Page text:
APPEAL from the Circuit Court of Cook County; the Hon. ROBERT
L. HUNTER, Judge, presiding.
MR. JUSTICE DRUCKER DELIVERED THE OPINION OF THE COURT:
This is an appeal from a judgment of January 14, 1971, finding that defendant was entitled to the possession of the parties' former marital home and that a writ of restitution issue therefor.
On appeal plaintiff contends (1) that the trial court had no jurisdiction on January 14, 1971, to enter a judgment for possession and issue a writ of restitution; (2) that if the court did have jurisdiction to enter the judgment, it was a gross abuse of discretion to do so.
The parties herein executed a property settlement agreement which was incorporated into a decree of divorce entered on February 11, 1969. Under the terms of the property settlement, plaintiff was to vacate the former marital home by June 30, 1969. She failed to do so and on July 14, 1969, defendant (plaintiff therein) filed an action for possession of the premises under the Forcible Entry and Detainer Act, Ill. Rev. Stat. 1969, ch. 57, par. 1 et seq. On July 31, 1969, plaintiff filed a petition under Section 72 of the Civil Practice Act, Ill. Rev. Stat. 1969, ch. 110, par. 72, to have that part of the decree relating to the property settlement vacated for alleged fraud. The forcible entry and detainer action was consolidated into the Section 72 proceeding. On May 25, 1970, the court entered a modified decree. See Garmisa v. Garmisa, (Ill. App. First Dist. No. 55356). The modified decree reaffirmed the terms of the original settlement except that it reinstated plaintiff's previously waived right to apply for alimony.
On June 23, 1970, plaintiff filed a notice of appeal (which case was docketed in this court as No. 55356) from the order of May 25, 1970. Among other grounds in that appeal plaintiff contended that the court erred in finding that the defendant was entitled to possession of the former marital premises after it found him guilty of fraud.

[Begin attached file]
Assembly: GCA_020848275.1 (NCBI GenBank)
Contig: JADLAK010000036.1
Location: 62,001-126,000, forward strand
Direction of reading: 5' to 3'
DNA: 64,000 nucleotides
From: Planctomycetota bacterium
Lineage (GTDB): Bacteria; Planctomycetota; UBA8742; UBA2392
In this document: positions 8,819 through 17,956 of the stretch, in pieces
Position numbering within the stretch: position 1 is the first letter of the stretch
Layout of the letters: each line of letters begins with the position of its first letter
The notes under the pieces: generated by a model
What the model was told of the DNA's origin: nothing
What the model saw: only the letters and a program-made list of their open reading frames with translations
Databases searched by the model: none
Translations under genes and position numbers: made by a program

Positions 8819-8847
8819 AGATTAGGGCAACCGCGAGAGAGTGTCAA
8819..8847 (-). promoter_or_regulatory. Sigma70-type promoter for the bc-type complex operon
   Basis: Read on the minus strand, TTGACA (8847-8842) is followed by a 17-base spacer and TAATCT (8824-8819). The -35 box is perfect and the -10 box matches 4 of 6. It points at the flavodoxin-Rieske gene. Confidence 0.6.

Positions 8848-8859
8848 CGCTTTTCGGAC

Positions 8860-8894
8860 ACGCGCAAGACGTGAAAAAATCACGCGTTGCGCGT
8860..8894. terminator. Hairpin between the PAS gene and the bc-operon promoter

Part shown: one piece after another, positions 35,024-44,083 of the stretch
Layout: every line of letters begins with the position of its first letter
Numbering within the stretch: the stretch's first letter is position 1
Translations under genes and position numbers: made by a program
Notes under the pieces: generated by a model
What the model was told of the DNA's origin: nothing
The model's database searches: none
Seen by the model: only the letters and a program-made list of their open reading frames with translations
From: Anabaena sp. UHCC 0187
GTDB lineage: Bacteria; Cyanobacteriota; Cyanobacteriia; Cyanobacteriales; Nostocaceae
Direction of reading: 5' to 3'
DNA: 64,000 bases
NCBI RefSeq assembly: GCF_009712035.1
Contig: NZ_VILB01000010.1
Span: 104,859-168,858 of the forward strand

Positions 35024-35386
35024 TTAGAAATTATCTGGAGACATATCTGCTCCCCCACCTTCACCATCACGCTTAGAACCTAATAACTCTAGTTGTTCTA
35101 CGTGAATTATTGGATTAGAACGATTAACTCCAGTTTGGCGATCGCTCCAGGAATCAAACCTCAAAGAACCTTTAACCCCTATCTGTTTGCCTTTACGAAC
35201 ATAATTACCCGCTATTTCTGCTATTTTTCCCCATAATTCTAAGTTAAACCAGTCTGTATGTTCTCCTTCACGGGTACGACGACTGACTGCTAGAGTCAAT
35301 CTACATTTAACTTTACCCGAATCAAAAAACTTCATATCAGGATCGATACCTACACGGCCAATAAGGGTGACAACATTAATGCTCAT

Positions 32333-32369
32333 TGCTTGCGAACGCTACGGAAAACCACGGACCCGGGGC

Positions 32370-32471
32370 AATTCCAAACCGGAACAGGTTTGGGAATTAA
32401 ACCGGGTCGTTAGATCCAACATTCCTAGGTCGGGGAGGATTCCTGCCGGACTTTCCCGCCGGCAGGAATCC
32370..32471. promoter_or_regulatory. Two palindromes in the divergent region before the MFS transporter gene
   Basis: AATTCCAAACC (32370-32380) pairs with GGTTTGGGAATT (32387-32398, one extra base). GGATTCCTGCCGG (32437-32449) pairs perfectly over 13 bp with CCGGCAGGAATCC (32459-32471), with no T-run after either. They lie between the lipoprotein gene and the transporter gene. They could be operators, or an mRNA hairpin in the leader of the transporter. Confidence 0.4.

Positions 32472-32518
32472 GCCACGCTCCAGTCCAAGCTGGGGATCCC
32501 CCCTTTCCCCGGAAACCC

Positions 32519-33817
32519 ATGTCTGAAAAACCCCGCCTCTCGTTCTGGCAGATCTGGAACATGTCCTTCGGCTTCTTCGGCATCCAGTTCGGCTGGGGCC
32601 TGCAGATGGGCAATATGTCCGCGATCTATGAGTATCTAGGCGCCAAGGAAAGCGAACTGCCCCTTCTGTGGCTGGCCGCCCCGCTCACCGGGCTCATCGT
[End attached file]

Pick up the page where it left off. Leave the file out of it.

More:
On December 17, 1970, defendant petitioned for a writ of assistance or a writ of restitution for the former marital home pursuant to the modified decree. On January 14, 1971, the court found that plaintiff was in possession of the marital home, that her withholding was unlawful under the terms of the original and modified decrees and that since no supersedeas bond was filed to prevent enforcement of the May 25, 1970, modified decree, defendant have and recover possession of the former marital premises and that a writ of restitution issue therefor. The appeal in this case (No. 55660) is from that order.
We must first consider defendant's contention that this court never acquired jurisdiction to entertain this appeal. He argues that this case stems from a proceeding which was a consolidation of two actions, defendant's (plaintiff in that case) forcible entry and detainer action and plaintiff's Section 72 petition; that although the actions were consolidated, they still retained their independent identity; that under Section 19 of the Forcible Entry and Detainer Act, Ill. Rev. Stat. 1969, ch. 57, par. 19, an aggrieved party (plaintiff herein) must file a notice of appeal and a bond within five days of the judgment in order for the appellate court to acquire jurisdiction; that since plaintiff filed her notice of appeal on June 23, 1970, more than five days after the modified decree of May 25, 1970, and also failed to post a bond, plaintiff's appeal is ineffective.